A veteran photographer descended from many generations of New Orleanians, McCusker had been one of a hearty core of Times-Picayune newspaper journalists who remained in the flood-ravaged city in the tumultuous days after Hurricane Katrina.

He lost his home in the Gentilly neighborhood, saw his children forced to attend school far from home and struggled to get the funds and permits to rebuild.

Anger and despair -- not only at his own predicament but also at the way his city seemed forsaken -- overtook him.

The photographer had no idea how severe the toll had become until a night in August 2006, when he downed an overdose of psychotropic medication and took off in his car. He caromed off other vehicles and tried to pin a cop with his car, then asked responding police to shoot him.


Only luck and some restraint by the cops kept McCusker alive. The authorities, looking at his clean record and extreme contrition, reduced his offenses to misdemeanors and kept him out of prison.

McCusker, now 46, immediately empathized with the Washington anchor who had suffered through 9/11. They are part of a fraternity of “trauma journalists” who have been hit hard enough by stories to break the profession’s stiff-upper-lip taboo and seek communion with one another.

Walter and McCusker would talk about many things, the photographer told me the other day, including “how to be empathetic and still get the story or the picture. It’s a tight wire that we all walk.”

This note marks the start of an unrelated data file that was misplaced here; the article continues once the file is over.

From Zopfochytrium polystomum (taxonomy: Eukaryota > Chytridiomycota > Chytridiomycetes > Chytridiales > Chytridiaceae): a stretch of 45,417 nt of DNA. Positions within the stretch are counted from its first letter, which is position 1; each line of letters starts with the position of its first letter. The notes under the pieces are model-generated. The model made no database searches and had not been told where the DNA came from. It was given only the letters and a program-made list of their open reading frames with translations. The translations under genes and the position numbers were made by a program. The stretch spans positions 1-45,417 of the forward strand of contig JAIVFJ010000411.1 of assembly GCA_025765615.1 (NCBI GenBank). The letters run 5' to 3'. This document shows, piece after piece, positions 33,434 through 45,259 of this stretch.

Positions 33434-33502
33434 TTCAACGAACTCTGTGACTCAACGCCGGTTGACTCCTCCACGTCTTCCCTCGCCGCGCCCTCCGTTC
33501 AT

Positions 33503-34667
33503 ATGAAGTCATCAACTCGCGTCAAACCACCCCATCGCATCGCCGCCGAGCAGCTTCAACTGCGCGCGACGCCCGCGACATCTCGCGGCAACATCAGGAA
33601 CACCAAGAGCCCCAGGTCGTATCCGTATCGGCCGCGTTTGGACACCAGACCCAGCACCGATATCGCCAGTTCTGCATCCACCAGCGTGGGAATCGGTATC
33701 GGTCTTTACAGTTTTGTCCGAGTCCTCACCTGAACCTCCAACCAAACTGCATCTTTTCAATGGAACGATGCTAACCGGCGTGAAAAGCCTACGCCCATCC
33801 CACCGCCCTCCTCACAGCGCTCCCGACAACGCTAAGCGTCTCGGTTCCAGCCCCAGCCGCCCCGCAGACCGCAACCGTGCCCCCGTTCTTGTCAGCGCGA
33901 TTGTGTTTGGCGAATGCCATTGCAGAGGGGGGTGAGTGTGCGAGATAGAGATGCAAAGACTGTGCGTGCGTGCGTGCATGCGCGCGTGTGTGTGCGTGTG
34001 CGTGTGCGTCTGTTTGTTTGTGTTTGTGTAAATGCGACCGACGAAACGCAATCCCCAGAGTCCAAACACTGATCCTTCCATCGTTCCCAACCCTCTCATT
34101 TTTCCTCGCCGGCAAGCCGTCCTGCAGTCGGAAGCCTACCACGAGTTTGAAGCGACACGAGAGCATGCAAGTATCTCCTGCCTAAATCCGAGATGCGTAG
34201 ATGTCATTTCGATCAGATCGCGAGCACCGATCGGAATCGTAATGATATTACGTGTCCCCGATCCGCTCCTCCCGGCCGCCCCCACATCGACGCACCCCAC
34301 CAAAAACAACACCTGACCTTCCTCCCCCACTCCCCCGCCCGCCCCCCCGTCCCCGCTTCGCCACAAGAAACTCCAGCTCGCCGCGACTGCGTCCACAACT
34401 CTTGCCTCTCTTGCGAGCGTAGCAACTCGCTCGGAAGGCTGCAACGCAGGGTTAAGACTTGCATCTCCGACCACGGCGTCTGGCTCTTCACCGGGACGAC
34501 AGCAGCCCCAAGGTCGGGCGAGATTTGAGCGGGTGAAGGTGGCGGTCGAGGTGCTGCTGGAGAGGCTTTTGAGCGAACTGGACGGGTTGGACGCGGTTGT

“Breaking News, Breaking Down,” closes with a shot of McCusker, who still takes pictures for the Picayune, standing on his front porch, blowing away on his clarinet.


Deborah Nelson, a professor in the Merrill College of Journalism at the University of Maryland, said such images have been far too infrequent. Journalists fear, she said, “that if they express any vulnerability, they might be taken off a good story or their careers might suffer.”

Nelson, a former L.A. Times investigative editor who has also served on the board of the Dart Center, said it was heartening to see the outpouring of real emotion from journalists who attended the Washington screening of “Breaking News, Breaking Down” this spring.

The Pulitzer Prize winner, who has written about war crime victims, said journalists appropriately push their subjects into the foreground but go too far to shroud their emotions.

Walter’s film tries to put flesh back on the skeletal outline that most in the media offer of their role.


“We have been our own worst enemies, because we have been encouraged not to show any feeling to each other and to people we write about,” Nelson said. “Whether it’s professionalism or machoism or whatever you want to call it, it hasn’t helped.”

The 36-minute film showed in Pasadena at the Action on Film International Film Festival and drew appreciative audiences as far away as Australia. Walter is looking for a wider airing, hopefully on television but perhaps through journalism schools.

The TV man, who grew up in the San Fernando Valley and attended Cal State Northridge, lost his job this spring in one of the downsizings sweeping the media.

“It’s hard to say losing your job is a good thing,” Walter said. “But I can kind of say that’s true, because I am trying to tell the story of journalists in a way maybe it hasn’t been told before.


“We are impacted by the story. We do have hearts.”